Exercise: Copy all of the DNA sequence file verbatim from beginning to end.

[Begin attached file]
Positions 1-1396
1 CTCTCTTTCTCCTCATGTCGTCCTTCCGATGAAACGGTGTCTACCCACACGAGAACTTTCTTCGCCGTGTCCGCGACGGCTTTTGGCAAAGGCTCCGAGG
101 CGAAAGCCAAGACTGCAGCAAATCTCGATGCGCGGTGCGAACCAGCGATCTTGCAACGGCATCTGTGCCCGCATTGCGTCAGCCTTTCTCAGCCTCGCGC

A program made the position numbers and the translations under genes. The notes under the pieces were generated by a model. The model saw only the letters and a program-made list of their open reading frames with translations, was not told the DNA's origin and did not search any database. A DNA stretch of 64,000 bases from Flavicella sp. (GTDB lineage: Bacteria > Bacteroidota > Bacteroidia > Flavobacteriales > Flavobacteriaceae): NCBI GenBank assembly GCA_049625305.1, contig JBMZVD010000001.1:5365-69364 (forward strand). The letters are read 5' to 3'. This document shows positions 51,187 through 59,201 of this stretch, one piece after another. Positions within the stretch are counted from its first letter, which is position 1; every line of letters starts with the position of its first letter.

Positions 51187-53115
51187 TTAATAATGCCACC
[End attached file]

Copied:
Positions 1-1396
1 CTCTCTTTCTCCTCATGTCGTCCTTCCGATGAAACGGTGTCTACCCACACGAGAACTTTCTTCGCCGTGTCCGCGACGGCTTTTGGCAAAGGCTCCGAGG
101 CGAAAGCCAAGACTGCAGCAAATCTCGATGCGCGGTGCGAACCAGCGATCTTGCAACGGCATCTGTGCCCGCATTGCGTCAGCCTTTCTCAGCCTCGCGC

A program made the position numbers and the translations under genes. The notes under the pieces were generated by a model. The model saw only the letters and a program-made list of their open reading frames with translations, was not told the DNA's origin and did not search any database. A DNA stretch of 64,000 bases from Flavicella sp. (GTDB lineage: Bacteria > Bacteroidota > Bacteroidia > Flavobacteriales > Flavobacteriaceae): NCBI GenBank assembly GCA_049625305.1, contig JBMZVD010000001.1:5365-69364 (forward strand). The letters are read 5' to 3'. This document shows positions 51,187 through 59,201 of this stretch, one piece after another. Positions within the stretch are counted from its first letter, which is position 1; every line of letters starts with the position of its first letter.

Positions 51187-53115
51187 TTAATAATGCCACC